Some drivers have stumbled out of their cars and asked reporters for a few moments to hydrate and catch their breath before giving interviews the last few weeks. At Pocono, Denny Hamlin and Dale Earnhardt, Jr., in particular, looked flushed and tired.
Drivers say the new car is too hot. The unleaded fuel does burn hotter. Kyle Petty mentioned that the exhaust was 40-50°F hotter, and John Darby conceded that this might translate to 10°F-20°F temperature rise in the car. But the unleaded fuel was used last year and heat in the car wasnt an issue. In the new car, however, airflow underneath the car is decreased by the splitter, which lessens the under-car cooling (which is where the exhaust pipes are). In addition, the exhaust pipes are located in a different place than in the old car.
One obvious solution was advanced by Cup Series director John Darby, who suggested that some drivers are not availing themselves of existing driver cooling technologies. Hamlin admitted that his team was one of those; however, Greg Biffle didnt have any complaints about the heat, even after his cooling device shut off during the Pocono race.
The disorientation, tiredness and flushing might be heat, but as NASCAR has already recognized it might also be a result of carbon monoxide.
Carbon monoxide (CO) is an odorless, colorless, invisible gas that prevents oxygen from being taken from your lungs to your brain, heart and anywhere else. Carbon monoxide is generated when combustion doesn’t go according to plan, which means furnaces, wood fires, portable generators and, yes, stock cars, can all produce CO.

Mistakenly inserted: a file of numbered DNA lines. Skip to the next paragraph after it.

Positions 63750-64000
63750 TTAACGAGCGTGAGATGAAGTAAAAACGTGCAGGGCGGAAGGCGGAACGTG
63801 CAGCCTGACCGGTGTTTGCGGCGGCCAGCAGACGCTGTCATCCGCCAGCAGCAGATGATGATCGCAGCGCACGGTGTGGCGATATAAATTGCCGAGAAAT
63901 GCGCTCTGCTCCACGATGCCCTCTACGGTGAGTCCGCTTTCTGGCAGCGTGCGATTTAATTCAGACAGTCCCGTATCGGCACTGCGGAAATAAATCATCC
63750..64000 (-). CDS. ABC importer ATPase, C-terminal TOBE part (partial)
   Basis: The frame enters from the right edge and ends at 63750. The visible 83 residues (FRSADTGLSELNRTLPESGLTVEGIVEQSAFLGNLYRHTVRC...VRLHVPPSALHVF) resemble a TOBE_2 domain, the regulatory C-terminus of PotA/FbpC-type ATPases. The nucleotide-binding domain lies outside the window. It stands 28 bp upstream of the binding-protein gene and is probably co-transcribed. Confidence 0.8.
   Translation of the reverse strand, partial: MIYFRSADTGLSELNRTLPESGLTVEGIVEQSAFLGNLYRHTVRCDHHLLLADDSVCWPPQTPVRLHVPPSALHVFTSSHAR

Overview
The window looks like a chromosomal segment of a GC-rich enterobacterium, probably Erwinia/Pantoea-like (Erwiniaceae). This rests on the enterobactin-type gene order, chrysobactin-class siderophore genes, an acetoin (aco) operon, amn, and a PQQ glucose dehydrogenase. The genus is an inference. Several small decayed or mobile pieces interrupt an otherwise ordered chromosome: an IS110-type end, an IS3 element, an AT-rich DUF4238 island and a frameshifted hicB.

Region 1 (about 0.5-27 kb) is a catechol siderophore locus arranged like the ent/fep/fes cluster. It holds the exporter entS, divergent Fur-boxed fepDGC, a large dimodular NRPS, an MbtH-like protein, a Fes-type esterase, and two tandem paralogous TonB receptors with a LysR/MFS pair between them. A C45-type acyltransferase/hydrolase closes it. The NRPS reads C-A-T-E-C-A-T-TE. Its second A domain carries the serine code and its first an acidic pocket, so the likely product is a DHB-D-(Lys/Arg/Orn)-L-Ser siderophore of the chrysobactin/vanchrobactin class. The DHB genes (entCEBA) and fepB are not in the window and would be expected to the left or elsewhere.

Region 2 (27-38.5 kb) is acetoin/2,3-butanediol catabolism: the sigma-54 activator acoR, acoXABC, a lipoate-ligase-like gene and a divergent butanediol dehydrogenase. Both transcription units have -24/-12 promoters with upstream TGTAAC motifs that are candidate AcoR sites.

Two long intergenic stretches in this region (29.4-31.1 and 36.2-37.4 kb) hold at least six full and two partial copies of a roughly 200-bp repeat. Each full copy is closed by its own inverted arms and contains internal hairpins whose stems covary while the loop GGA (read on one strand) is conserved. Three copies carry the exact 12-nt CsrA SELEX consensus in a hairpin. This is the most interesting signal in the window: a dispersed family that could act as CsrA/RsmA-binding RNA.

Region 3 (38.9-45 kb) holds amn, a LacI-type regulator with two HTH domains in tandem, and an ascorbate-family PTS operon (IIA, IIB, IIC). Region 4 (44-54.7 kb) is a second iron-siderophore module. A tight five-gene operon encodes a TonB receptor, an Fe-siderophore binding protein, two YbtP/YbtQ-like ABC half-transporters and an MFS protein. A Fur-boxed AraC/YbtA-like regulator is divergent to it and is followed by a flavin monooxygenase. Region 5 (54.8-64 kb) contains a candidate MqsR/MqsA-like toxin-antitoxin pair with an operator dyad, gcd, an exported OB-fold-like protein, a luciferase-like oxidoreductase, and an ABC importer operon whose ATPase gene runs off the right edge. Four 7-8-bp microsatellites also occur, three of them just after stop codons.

The amount of CO in a typical passenger cars exhaust is small (about 2%). The exhaust passes through a catalytic converter, where each CO molecule picks up an oxygen atom and is converted into a relatively harmless carbon dioxide (CO2) molecule. Carbon dioxide isnt poisonous, but it is a greenhouse gas.
Stock cars dont have catalytic converters. Making a lot of engine power depends on getting the combustion reactants (gas and air) and products (exhaust) into and out of the engine quickly. A catalytic converter would slow the exhaust getting out of the engine and limit engine power. There are no catalytic converters (or mufflers, for that matter) on stock cars.
Carbon monoxide poisoning can be chronic or acute. Acute means a high dose in a short time (which can be deadly). Chronic means that effects build up from repeated small exposures, which is the main hazard to drivers. In 2002, driver Rick Mast retired because he had become so sensitive to carbon monoxide that he couldnt bear to mow the lawn or ride in a convertible.